Stavros Niarchos Foundation donates $5 million to transform Parkway Theater

What dilapidated city landmark has been promised $5 million toward a makeover?

An international philanthropic foundation has donated $5 million to help transform the historic Parkway Theater into a multipurpose film center, it was announced Monday.

The gift from the Stavros Niarchos Foundation, which has offices in New York, Athens and Monte Carlo, means that organizers have obtained promises for $13.5 million — or nearly 80 percent — of the $17 million needed to refurbish the 1915 movie palace near the intersection of Charles Street and North Avenue.

A total of $7 million will come from tax credits for federal and state programs, while the remaining $10 million was to have been raised from private sources. In addition to the $5 million promised from the Niarchos Foundation, additional gifts totaling $1.5 million also have been pledged, according to Jed Dietz, director of the Maryland Film Festival, which is spearheading the project.

"It's an extraordinary gift," Dietz said.

"It's absolutely unbelievable. This is a big project, but sometimes there are these moments when it goes from hope to reality. This is one of those moments."

When the 420-seat Parkway Theater opened nearly 100 years ago, it was a stamping ground for the elite, but the theater fell into disrepair in the 1970s. When construction is completed, the renamed Stavros Niarchos Foundation Film Center will have three screens, 600 seats and a live performance space. Classrooms and office space for film students studying at the Johns Hopkins University and at the Maryland Institute College of Art will be located across the street, at 10 E. North Ave.

Dietz credited Hopkins President Ronald J. Daniels with securing the gift. Andreas C. Dracopoulos, the foundation's co-president, is a Hopkins trustee.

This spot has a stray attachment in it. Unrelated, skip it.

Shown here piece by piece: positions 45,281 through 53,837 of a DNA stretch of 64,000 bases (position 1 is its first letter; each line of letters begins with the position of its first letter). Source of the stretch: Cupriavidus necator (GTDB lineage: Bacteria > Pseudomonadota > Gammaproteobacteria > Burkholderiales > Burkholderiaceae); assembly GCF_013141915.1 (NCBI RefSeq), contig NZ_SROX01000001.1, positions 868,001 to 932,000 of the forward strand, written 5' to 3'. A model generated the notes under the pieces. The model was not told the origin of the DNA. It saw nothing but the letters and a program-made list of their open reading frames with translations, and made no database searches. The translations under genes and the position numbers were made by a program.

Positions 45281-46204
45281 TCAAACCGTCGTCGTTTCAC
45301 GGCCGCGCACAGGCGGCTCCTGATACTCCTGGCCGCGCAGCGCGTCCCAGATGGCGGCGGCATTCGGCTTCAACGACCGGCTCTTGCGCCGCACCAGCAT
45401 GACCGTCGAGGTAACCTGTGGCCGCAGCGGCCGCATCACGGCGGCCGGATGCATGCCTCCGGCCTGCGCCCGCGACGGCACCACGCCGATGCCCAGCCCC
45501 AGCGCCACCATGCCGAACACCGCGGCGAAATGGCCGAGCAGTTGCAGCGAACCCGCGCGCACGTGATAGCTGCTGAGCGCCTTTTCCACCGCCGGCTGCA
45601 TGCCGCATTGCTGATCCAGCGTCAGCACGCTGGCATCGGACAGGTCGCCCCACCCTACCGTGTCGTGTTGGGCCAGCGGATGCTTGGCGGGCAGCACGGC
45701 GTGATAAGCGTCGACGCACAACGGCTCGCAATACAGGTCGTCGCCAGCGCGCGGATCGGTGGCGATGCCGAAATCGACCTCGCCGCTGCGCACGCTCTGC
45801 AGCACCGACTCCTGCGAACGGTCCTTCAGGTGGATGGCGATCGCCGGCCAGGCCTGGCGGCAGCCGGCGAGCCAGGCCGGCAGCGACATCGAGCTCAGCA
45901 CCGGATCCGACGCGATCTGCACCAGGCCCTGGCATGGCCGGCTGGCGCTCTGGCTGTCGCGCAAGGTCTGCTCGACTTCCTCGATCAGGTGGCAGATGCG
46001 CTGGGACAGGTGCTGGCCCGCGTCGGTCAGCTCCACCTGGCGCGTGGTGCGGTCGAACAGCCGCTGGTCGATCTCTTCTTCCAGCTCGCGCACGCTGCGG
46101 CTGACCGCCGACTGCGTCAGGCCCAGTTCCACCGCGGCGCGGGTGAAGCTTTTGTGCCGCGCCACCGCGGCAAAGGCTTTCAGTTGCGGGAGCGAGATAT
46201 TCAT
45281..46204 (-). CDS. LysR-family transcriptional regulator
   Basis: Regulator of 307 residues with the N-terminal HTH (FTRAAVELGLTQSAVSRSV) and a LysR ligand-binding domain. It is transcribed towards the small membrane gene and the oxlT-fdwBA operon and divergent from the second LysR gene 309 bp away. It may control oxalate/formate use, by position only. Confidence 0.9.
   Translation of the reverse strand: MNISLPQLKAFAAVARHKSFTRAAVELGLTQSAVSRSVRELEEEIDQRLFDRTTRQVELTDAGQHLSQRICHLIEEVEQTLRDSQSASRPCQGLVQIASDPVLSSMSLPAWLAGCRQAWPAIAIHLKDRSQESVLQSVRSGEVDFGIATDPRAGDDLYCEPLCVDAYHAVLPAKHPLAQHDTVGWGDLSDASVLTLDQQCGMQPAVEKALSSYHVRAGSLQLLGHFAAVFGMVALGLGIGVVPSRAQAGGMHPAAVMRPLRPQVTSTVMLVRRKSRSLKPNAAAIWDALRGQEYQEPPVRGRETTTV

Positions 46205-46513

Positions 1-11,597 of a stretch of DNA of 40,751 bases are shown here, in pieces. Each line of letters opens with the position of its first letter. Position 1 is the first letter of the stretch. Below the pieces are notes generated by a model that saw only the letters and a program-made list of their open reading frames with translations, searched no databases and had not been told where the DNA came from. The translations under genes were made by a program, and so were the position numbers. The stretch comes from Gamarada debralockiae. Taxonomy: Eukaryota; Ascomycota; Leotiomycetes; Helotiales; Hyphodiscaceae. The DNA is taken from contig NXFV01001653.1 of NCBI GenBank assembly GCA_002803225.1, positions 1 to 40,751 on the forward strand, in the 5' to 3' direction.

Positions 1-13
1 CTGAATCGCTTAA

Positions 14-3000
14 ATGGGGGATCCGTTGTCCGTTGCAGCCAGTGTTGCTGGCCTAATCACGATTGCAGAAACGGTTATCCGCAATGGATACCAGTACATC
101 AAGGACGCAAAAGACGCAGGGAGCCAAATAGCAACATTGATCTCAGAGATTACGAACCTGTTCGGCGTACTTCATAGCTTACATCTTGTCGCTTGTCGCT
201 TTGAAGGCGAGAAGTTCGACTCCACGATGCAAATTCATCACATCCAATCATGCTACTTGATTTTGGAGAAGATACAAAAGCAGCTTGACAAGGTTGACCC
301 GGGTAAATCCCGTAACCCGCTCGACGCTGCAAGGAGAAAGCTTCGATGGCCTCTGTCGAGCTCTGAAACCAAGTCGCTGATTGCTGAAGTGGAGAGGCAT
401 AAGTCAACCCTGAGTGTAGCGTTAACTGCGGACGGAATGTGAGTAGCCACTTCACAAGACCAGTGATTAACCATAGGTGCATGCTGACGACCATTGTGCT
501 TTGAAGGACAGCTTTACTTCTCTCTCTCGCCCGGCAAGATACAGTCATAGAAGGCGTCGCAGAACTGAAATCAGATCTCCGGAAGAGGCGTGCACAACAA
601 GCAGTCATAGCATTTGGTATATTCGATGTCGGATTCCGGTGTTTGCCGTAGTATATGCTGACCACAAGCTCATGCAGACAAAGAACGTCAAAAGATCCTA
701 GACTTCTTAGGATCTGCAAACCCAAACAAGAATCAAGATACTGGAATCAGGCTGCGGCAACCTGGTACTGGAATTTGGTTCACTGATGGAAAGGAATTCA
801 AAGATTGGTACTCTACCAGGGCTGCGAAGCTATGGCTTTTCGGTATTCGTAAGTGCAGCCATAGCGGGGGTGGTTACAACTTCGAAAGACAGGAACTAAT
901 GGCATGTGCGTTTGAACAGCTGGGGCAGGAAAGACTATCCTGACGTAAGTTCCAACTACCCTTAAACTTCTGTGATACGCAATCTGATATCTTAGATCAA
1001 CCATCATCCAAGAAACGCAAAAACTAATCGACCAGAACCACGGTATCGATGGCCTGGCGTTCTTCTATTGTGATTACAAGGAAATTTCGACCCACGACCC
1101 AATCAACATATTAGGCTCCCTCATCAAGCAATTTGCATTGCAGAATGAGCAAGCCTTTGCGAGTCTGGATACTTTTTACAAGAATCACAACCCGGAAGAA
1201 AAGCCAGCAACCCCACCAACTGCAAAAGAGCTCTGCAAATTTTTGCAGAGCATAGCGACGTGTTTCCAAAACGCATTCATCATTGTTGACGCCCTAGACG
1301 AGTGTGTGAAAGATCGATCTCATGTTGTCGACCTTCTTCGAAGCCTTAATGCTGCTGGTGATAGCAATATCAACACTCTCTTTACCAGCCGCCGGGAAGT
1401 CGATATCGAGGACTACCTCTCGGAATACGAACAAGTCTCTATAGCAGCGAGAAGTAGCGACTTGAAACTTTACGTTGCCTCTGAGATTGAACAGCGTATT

As Dietz put it: "This came in through Hopkins, and it is a huge vote of confidence in the city, in MICA and in us."

Hopkins became involved with the Parkway because it is located within its $10 million Homewood Community Partners Initiative. The goal of the initiative, which was launched in 2012, is to revitalize 10 neighborhoods near its northside campus.

Daniels described the Parkway renovation in a news release as "a once-in-a-generation moment … to reclaim a part of Baltimore's storied cultural history and transform it into the heart of our community's vibrant, dynamic future."

Since 1966, the Niarchos Foundation has contributed $1.49 billion to nonprofit organizations in 110 countries. The foundation's largest single gift is $796 million, which is being used to build a cultural center in Athens that's scheduled to open in 2016.

In a news release, Dracopoulos said his organization is "excited to partner with this unique alliance of academic and cultural institutions in Baltimore. We believe the combination of universities and arts organizations is a great untapped resource for improving our cities."

Though organizers still must raise $3.5 million, Dietz said this gift removes any last vestiges of doubt that the renovated theater will open in the fall of 2016 as planned.

"Because they believe in us," he said, "this project's going to get done."

mary.mccauley@baltsun.com

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